Sri Lankan tsunami victims get new temporary homes
AMPARA, April 8, (UNHCR) - Tsunami-displaced families in Ampara district in eastern Sri Lanka started getting new homes on Thursday as the UN refugee agency handed over 42 temporary houses in Kalmunai as part of a pilot housing project. The task has been made more urgent with the onset of the monsoon rains which are forcing some displaced people out of their tents and into temples, churches and schools.
At the handover ceremony, UNHCR's top official in Sri Lanka, James Lynch, said he was pleased to see the delight of the new homeowners who had previously been living in tents or with relatives.
A further 2,500 houses are scheduled to be built for Ampara district, with the pilot scheme allowing vital feedback from the new householders for the final design of the two-roomed aluminium zinc-roofed homes built on brick foundations.
"The process of building transitional shelters is as important as the outcome. Close consultation with beneficiaries is vital to UNHCR when planning the construction of shelters," Lynch said. "We aim to keep communities together, and this requires careful attention in the process of identifying land on which to build," he added.
The devastating tsunami of 26 December 2004 claimed 900 lives in Marathamunai, Kalmunai, and at the height of the crisis displaced over 900,000 people in the country. The tsunami reduced the family home of Zafira - only 30 metres from the shore - to rubble and, she lost her seven-year-old son.
"The tsunami took away my son, my home and all my possessions," Zafira said. "My husband does not now want to return to his fishing, instead he hopes to work as a local vendor and earn a living around Marathamunai," she added. Moving into her new home after living in a tent for the last few months, brought a smile to her face once more.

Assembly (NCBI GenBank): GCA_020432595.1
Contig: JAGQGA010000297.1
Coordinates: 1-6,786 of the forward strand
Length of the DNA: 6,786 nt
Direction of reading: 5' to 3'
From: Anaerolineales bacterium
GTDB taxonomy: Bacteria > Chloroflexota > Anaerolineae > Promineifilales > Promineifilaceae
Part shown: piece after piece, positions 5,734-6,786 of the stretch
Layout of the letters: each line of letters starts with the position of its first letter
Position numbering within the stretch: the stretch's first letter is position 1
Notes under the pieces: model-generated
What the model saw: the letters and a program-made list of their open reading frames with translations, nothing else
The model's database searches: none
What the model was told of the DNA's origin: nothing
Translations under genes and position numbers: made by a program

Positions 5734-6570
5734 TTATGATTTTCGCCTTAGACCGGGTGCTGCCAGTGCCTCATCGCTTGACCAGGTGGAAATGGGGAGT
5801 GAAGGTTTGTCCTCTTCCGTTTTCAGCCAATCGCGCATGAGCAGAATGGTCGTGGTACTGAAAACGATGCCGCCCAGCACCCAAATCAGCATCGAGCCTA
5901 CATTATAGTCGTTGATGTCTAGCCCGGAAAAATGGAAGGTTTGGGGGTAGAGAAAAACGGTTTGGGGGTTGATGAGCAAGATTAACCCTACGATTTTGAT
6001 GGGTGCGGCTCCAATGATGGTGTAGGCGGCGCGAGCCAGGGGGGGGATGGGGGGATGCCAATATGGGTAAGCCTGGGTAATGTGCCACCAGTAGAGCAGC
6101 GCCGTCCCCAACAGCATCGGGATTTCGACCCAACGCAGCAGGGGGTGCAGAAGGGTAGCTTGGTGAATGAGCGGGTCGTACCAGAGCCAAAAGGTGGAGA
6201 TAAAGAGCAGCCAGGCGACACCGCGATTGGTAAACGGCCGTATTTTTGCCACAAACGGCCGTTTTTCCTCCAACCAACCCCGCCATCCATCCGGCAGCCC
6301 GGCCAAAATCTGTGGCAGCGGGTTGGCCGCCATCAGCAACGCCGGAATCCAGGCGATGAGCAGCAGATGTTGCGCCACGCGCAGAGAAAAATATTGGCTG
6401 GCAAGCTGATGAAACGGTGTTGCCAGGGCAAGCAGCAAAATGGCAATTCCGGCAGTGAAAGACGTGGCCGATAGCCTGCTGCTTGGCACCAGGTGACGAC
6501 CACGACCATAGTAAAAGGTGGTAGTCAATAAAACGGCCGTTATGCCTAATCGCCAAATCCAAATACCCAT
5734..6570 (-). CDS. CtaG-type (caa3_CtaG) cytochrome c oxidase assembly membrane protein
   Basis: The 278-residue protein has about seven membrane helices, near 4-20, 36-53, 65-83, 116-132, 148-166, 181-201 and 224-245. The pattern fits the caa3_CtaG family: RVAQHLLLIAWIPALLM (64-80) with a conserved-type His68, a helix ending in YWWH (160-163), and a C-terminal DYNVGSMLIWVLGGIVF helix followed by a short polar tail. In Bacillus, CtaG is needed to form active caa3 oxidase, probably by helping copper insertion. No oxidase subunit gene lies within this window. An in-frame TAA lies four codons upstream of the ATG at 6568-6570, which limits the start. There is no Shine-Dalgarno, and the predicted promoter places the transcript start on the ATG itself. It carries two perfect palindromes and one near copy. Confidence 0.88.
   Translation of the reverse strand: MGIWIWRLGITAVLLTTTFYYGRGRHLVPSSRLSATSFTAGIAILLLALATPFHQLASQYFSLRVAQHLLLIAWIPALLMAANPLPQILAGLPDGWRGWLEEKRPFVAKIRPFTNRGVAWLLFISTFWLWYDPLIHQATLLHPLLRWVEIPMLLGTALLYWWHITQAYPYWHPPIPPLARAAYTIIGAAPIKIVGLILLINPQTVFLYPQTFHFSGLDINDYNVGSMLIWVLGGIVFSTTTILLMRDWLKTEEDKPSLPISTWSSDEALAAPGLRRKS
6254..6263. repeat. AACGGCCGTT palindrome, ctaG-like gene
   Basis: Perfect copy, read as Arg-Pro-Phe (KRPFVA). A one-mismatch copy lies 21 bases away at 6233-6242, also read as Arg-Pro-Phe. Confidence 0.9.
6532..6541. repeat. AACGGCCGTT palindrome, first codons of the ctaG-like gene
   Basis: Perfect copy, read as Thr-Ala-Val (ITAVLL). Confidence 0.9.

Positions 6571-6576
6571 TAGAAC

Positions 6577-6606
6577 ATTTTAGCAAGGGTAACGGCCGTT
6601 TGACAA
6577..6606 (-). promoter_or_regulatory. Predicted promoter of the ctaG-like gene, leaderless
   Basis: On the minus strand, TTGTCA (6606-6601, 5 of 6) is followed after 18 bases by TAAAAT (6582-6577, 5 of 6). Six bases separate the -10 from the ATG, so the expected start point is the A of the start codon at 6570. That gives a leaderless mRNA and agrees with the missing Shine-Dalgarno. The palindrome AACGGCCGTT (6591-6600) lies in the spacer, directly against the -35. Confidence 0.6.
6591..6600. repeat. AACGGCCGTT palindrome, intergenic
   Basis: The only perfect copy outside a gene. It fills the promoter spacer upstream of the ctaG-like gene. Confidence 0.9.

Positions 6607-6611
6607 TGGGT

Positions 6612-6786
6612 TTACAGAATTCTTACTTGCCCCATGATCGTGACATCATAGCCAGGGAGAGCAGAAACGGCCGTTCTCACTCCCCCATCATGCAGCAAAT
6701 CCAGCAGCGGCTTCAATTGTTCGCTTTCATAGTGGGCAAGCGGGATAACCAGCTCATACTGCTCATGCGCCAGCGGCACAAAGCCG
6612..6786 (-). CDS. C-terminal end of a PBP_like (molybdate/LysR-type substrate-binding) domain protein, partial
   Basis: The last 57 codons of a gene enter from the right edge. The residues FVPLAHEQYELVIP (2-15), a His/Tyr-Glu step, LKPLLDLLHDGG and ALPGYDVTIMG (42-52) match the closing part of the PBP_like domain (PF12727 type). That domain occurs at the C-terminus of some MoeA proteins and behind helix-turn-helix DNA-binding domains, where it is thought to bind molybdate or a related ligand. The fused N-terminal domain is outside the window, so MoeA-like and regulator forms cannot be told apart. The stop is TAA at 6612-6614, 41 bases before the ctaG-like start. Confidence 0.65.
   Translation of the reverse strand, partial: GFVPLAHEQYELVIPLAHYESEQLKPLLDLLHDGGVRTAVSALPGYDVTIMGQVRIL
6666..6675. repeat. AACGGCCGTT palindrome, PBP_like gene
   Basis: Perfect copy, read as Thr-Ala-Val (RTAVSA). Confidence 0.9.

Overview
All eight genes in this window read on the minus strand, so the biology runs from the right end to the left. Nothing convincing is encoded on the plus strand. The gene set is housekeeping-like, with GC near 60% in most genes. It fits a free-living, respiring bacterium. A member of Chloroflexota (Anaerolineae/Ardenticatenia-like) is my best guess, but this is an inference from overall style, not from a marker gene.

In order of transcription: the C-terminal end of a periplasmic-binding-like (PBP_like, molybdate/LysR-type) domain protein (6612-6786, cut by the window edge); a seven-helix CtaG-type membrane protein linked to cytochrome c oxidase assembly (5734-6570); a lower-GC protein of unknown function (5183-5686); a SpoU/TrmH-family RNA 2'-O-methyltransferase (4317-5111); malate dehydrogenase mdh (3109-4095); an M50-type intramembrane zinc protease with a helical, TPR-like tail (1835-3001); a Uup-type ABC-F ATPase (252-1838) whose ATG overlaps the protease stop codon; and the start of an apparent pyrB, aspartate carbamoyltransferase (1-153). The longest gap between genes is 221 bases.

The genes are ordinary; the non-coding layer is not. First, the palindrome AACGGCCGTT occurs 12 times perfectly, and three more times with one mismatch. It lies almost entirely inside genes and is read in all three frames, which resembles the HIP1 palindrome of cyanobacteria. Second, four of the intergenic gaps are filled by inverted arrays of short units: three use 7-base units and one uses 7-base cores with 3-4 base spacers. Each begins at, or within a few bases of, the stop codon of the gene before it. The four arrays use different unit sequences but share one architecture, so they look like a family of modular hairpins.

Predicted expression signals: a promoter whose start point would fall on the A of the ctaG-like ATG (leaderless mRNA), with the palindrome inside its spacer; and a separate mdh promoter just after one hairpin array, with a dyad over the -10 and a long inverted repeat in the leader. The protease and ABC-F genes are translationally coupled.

The new temporary homes have been built by UNHCR's partner the Rural Development Foundation (RDF), with water and sanitation provided by UNICEF. When the final design is ready, the planned temporary homes will be built at the rate of 500 a month. UNHCR has pledged to build a further 1,500 houses if needed.
"The tragically high loss of life, the number of those displaced, and the sheer size of the District, have presented significant challenges to all the UN agencies and NGOs working in Ampara. But now we can see real progress being made - people displaced by the tsunami moving into durable and safe accommodation, able to look to a more hopeful future," said the UN Humanitarian Coordinator in Sri Lanka, Miguel Bermeo at the ceremony.
The temporary homes, (measuring 12 x 16 feet) consist of two partitioned rooms built within a galvanized iron frame, and are compliant with the internationally recognized SPHERE standards for a family of five persons. The brick foundation provides a firm, impregnable base, with plywood upper walls.
The roofs are made of zinc aluminium which does not conduct heat to the same degree as cheaper roofing options, creating a more comfortable living environment. All new homes will have a lockable window and door.
Lynch said the temporary homes can be tailored to suit the needs of the homeowners.
"For example, they can be painted or have ceilings installed. Assembled from a standard package of equipment, the shelters are specifically designed to ensure there is no wastage of materials. And, the shelters can be disassembled and reassembled in another location if necessary," Lynch added.
UNHCR is also working on transitional shelter projects in Ampara and in Jaffna, where it recently completed 210 temporary homes outside Manikadu town. A future transitional shelter project is planned for Trincomalee. Overall, UNHCR plans 6,200 [corrected from 6,500 April 12] temporary homes for tsunami victims in Sri Lanka.
The UN refugee agency has been in Sri Lanka since 1987, assisting people uprooted by the civil conflict and more recently, those displaced by the tsunami.